GCSE English Literature

Introduction

GCSE English Literature is a challenging and rewarding subject, which introduces students to a broad range of literary texts including novels, poetry and drama. Students will become critical readers and develop their understanding of ideas, themes and issues and the different ways in which these are conveyed by authors, poets and playwrights. Students are given the opportunity to foster a lifelong enthusiasm for literature and a large number of our students go on to study the subject at A Level.

Why study English Literature?

Studying GCSE English Literature allows students to develop vital analytical and written skills, building their confidence in reading, interpreting and discussing a range of texts. Students in turn broaden their understanding of social and historical contexts, exploring how texts from different cultures may reflect values, assumptions and identity. The study of English Literature at GCSE develops a number of key skills including: essay writing; use of spelling, punctuation and grammar; and independent research skills and presentations.

Which syllabus do we follow?

We follow the EDEXCEL specification for GCSE English Literature.

How many components are there?

There are two components.

What are the components about?

Component 1Component 2

Shakespeare and Post-1914 Literature

Students will examine a Shakespeare play and a post-1914 British play or novel.

19th-century Novel and Poetry since 1789

Students will examine a 19th-century novel and a poetry collection from the Pearson Poetry Anthology.
Students will analyse how the language, form, structure and context of texts can create meanings and effects. Students will develop comparison skills.

How is each component examined?

Component 1Component 2

Students will sit a 1 hour 45 minutes written exam.

The paper is divided into two sections. Section A is a two-part question on the studied Shakespeare play. Section B is one essay question on the set post-1914 play or novel.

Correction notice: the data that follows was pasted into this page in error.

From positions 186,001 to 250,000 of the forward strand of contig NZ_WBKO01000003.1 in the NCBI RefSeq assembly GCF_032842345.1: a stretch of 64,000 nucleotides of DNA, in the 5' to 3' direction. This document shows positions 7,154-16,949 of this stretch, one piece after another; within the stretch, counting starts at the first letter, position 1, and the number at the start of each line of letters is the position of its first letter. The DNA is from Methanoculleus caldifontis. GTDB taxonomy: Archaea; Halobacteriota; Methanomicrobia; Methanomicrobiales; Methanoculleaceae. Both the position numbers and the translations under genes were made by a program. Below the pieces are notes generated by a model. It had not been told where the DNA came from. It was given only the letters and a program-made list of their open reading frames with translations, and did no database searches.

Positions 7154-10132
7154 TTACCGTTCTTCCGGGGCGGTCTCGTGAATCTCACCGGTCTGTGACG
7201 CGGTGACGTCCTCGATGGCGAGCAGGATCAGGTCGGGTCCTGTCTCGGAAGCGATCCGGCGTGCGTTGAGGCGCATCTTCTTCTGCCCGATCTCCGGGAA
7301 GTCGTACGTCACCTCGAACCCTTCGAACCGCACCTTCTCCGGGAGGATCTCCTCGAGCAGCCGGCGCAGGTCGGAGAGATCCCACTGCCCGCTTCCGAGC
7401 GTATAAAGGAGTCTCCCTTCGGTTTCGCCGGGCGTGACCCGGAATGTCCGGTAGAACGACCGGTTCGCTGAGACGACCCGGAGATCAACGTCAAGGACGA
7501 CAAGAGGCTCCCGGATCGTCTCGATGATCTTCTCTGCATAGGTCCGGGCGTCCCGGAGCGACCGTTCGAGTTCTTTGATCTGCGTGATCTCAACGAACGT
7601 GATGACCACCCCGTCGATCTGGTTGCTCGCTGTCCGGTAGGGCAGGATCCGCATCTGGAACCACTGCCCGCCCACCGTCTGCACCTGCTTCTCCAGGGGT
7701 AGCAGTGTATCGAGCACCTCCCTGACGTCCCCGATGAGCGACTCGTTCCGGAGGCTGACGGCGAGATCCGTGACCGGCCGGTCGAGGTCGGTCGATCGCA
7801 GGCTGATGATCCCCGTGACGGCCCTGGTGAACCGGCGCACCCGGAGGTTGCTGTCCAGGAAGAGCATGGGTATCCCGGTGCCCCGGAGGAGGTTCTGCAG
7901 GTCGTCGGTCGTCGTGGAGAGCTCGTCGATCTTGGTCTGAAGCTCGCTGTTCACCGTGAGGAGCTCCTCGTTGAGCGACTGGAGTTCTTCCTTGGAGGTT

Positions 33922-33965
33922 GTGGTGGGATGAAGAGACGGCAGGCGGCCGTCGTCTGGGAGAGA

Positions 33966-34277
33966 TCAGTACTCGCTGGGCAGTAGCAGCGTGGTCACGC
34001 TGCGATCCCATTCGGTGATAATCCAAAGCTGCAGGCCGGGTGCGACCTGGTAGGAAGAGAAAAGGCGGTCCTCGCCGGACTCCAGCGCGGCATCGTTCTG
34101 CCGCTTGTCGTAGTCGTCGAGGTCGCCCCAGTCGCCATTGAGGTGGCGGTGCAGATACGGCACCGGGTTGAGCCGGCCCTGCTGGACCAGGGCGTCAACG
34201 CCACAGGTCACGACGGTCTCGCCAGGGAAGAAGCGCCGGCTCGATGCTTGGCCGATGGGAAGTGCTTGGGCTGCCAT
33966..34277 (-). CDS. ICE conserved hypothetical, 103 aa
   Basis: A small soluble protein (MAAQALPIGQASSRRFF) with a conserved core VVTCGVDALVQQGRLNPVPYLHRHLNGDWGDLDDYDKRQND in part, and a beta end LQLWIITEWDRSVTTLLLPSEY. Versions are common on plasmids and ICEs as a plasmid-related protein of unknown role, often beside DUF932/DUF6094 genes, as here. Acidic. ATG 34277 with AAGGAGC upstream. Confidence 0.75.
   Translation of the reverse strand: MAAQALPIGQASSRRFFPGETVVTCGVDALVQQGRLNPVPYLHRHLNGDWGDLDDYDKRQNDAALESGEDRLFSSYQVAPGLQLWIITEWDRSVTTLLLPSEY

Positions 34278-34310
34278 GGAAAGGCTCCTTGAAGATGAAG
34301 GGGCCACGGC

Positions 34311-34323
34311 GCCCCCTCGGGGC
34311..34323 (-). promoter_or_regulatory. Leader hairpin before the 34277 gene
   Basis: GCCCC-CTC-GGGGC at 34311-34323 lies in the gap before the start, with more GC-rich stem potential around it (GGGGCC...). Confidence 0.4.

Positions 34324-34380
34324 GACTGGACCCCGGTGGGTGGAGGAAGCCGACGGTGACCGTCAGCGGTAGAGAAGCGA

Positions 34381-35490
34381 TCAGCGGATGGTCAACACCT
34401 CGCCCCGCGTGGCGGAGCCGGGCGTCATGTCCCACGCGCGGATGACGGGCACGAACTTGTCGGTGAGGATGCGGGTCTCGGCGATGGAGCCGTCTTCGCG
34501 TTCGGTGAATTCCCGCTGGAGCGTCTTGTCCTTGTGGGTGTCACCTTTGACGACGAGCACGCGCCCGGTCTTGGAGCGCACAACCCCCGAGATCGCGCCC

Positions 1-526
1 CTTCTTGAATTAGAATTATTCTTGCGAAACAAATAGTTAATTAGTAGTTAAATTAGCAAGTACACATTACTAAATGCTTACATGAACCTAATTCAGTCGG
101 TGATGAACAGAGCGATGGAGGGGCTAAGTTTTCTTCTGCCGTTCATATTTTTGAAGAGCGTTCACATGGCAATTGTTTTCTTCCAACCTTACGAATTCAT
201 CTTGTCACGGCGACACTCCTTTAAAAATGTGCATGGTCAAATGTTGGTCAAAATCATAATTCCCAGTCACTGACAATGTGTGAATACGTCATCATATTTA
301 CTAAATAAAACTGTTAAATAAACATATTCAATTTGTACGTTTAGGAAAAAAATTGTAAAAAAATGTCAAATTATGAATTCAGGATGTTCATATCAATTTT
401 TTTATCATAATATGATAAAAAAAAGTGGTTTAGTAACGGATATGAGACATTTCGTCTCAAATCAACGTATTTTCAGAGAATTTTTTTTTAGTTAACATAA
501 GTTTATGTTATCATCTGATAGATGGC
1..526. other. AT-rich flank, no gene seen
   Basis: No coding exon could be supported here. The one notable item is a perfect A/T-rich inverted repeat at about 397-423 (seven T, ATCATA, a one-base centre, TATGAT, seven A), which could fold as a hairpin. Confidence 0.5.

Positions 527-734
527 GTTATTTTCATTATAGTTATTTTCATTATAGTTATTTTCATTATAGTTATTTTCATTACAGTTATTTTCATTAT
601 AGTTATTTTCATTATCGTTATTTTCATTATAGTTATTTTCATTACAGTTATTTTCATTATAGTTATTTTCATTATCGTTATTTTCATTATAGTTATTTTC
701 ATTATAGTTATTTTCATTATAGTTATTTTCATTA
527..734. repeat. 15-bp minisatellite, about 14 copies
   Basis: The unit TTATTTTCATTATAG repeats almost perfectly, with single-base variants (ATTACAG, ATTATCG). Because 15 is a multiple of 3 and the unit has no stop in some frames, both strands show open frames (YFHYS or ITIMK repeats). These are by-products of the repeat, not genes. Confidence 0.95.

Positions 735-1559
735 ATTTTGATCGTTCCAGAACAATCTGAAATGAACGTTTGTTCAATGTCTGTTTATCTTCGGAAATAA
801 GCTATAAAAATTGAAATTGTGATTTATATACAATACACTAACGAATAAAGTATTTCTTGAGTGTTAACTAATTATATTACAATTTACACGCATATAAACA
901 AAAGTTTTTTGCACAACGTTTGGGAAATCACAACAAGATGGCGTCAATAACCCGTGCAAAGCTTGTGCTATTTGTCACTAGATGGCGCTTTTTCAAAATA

80 marks, 50% of GCSE

Students will sit a 2 hour 15 minutes written exam.

The paper is divided into two sections. Section A is a two-part question on the set 19th-century novel. Section B is made up of two questions on poetry.

80 marks, 50% of GCSE

When do the exams take place?

Exams take place in May/June.

Which Ashbourne teachers teach this course?

Miss Katie Pettitt
(BA English Literature and History of Art (Joint Honours) (Birmingham), MA Contemporary Art Theory and Criticism (Essex), PGCE in Post Compulsory Education and Training (UEL)

Ashbourne College London History of Art teacher - Katie Pettitt

 

Katie studied English Literature and History of Art at undergraduate level at the University of Birmingham and holds a Master’s degree in Contemporary Art Theory from the University of Essex. Katie has held various roles in the arts sector in London, including working for the Institute of Contemporary Arts (ICA), Anne Thorne Architects and most recently the Olympic Delivery Authority (ODA). Before teaching at Ashbourne, Katie worked for the International School of Creative Arts (ISCA), the only specialist day and boarding school run in association with University of the Arts London (UAL). She joined Ashbourne in 2012 and now teaches English, History of Art and Media Studies. Katie is passionate about engaging students’ interest and encouraging them to develop their enthusiasm for literature and art history both in and outside the classroom.

Miss Lauren Vanderhurst
(PGCE Post-Compulsory (Institute of Education UCL), MA English: Issues in Modern Culture (UCL), BA Hons English Literature, specialising in Literature and the Mind (University of California Santa Barbara)

Ashbourne College London English Literature teacher - Lauren Vanderhurst

A new addition to Ashbourne, imported from America, Lauren has warmly and enthusiastically embraced the Asher experience. Lauren has worked to inspire students to delve into all that English has to offer, and to ignite a passion for creative analysis. After completing a rigorous undergraduate programme in California, Lauren welcomed the challenge of graduate school in a new country. Through her Master’s degree in Modern English Literature at UCL, Lauren fell in love with London and the prospect of becoming a teacher. A thorough training at the world-renowned Institute of Education and a short stint at a sixth-form college in East London brought her to us in 2014.

Beyond GCSE for English Literature Students

Studies in GCSE English Literature provide a solid foundation not just for an A Level in the subject, but any area of study. The subject will shape students into critical thinkers who are both perceptive and empathetic. It will also instil in students the ability to construct quality written work that is both coherent and fluent.

Textbooks

Drama

A View From the Bridge, by Arthur Miller

Macbeth, by William Shakespeare

Prose

Animal Farm, by George Orwell

Of Mice and Men, by John Steinbeck